• fdr

    The online version of the Times Broadway article includes a link to their profile of Sadik-Khan last July, which devoted a lot of space to her letting advocacy groups pay for some of her travel, implying a conflict of interest.
    http://topics.nytimes.com/top/reference/timestopics/people/s/janette_sadikkhan/index.html

  • The graph showing how much the budget spends on transit versus war is enough to make me cry.

  • J:Lai

    Regarding parking in LIC, this is an area that is incredibly well served by public transit (several stops on the 7 train, as well as the E, G, R, V lines, and multiple bus lines, not to mention LIRR.)
    I’m not surprised the News reporter was able dig up people who think more free or nearly free street parking is the answer, but I’m disappointed that the article never mentioned the plentiful transit options. LIC is probably the place where you least need a car in the entire borough of Queens.

  • “Still, when the project was announced a year ago, the chief aim was to reduce congestion, and some argue that this has not been achieved.”

    Here’s the problem. The article starts by saying that the plan may not have met its goals of 17 and 30% congestion reduction. But if the “chief aim” was to reduce congestion (full stop) then isn’t even a 1% reduction good enough? It makes no sense to revert to how it was and increase congestion again.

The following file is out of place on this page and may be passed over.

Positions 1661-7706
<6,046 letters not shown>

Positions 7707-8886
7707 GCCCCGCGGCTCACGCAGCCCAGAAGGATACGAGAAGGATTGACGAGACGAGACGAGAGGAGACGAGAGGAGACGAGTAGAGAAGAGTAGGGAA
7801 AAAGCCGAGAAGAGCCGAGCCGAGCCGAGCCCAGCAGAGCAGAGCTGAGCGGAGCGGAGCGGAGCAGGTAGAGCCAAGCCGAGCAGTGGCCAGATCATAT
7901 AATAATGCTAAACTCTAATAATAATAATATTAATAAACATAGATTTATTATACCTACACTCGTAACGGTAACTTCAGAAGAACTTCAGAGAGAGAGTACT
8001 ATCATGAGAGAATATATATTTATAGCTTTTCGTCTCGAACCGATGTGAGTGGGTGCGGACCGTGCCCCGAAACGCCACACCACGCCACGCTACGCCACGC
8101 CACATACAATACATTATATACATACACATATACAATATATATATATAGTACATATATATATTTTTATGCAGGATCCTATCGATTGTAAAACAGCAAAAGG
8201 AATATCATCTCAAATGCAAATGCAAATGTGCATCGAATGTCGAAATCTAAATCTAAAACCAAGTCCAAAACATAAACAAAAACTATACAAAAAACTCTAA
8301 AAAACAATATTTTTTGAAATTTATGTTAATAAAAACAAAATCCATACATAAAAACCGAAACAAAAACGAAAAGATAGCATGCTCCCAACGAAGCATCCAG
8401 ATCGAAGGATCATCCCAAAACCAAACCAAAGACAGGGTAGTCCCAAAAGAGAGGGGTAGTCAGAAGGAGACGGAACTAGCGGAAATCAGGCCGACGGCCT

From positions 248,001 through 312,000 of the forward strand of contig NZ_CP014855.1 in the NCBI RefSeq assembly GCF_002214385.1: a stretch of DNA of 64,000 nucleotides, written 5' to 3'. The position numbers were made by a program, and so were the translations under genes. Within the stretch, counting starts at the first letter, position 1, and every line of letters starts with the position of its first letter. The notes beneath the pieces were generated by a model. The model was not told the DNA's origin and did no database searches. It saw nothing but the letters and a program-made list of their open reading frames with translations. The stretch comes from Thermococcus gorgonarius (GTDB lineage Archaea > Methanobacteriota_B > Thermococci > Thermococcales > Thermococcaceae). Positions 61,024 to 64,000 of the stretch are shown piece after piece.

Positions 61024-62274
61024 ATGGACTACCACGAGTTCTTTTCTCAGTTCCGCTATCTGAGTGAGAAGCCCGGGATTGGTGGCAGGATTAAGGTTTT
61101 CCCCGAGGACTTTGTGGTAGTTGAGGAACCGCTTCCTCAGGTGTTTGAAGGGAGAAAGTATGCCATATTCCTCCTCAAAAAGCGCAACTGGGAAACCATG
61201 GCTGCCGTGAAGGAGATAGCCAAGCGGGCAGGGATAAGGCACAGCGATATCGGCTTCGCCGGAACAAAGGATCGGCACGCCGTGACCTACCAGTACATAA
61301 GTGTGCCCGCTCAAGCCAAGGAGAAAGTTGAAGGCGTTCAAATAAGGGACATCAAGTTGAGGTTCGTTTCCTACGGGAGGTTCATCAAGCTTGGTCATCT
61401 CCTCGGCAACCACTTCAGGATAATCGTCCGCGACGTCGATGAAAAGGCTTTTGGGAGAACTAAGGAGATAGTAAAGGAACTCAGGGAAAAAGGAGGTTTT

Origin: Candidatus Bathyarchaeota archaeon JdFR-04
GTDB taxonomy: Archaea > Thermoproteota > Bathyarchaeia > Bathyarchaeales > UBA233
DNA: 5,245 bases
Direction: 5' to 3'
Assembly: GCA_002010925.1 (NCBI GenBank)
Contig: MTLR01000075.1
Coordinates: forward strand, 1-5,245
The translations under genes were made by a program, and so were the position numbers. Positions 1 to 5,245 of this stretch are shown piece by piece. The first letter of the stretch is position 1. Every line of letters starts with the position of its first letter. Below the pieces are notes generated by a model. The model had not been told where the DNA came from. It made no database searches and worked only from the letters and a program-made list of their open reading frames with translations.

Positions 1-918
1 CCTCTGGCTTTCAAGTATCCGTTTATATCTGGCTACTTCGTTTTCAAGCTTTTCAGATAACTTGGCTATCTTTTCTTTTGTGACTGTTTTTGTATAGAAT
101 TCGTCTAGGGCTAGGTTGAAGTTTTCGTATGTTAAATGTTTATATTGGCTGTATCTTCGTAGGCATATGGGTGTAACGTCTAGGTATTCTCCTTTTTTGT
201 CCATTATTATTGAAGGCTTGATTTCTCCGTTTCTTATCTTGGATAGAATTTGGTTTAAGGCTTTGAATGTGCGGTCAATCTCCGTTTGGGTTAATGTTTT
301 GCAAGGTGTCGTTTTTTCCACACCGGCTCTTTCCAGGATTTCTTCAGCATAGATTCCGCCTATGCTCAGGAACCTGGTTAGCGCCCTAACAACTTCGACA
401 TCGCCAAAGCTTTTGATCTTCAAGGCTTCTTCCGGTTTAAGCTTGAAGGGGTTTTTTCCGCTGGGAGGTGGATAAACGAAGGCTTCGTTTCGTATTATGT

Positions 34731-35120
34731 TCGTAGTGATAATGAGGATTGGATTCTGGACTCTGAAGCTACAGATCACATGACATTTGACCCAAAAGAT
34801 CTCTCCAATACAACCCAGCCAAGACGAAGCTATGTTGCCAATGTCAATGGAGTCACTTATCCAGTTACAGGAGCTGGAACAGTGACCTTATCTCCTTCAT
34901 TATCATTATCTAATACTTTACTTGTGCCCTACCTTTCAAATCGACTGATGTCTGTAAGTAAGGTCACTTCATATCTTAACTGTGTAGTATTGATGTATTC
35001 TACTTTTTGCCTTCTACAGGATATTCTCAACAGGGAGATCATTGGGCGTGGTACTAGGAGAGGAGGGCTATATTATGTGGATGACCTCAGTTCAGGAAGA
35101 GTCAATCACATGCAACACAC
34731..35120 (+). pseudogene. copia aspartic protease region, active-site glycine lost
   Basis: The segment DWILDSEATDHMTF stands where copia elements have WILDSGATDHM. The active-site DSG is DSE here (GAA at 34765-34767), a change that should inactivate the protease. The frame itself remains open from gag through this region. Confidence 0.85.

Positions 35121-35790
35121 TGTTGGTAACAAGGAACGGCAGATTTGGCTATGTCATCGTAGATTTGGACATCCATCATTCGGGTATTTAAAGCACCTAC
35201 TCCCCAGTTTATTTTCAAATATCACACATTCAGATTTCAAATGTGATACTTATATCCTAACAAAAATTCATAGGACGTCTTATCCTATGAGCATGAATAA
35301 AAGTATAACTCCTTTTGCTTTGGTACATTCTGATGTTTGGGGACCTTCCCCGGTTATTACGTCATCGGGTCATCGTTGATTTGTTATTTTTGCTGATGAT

The second point is obviously, why is the “chief aim” reducing vehicle congestion and not increasing mobility? Lets forget about the public space for a second, and how it impacts quality of life, but people who need to walk through times square can do so much, MUCH quicker, now that tourists aren’t blocking the way. I think it’s fair to guess that more pedestrians walk through times square than vehicles do (or used to). Isn’t speeding up pedestrian time good enough?

  • fdr

    The City announced it as “a pilot program to reduce traffic congestion throughout Midtown Manhattan.” See it on the DOT web site. “Mayor Michael R. Bloomberg and Department of Transportation Commissioner Janette Sadik-Khan are beginning a pilot program, “Green Light for Midtown,” to reduce traffic congestion throughout Midtown Manhattan via targeted improvements on Broadway, focused at Times and Herald Squares.”
    http://www.nyc.gov/html/dot/html/about/broadway.shtml

  • Andrew

    The NYT article perpetuates the myth that “furniture was set up to accommodate tired and hungry tourists.” In fact, the furniture does not discriminate against residents. The article even goes on to state that “the square had become more hospitable as a lunch destination” among “New Yorkers who work in offices near Times Square.”

    Pedestrian traffic congestion (the only form of traffic congestion of direct interest to the vast majority of people in the area) has undoubtedly dropped substantially. It also appears that vehicular traffic congestion has decreased somewhat, even if not at DOT’s ambitious 17% and 37% levels.

    It’s good for pedestrian traffic, it’s good for vehicular traffic, and everybody seems to like it, aside from a taxi management company. So what possible reason would there be to discontinue it?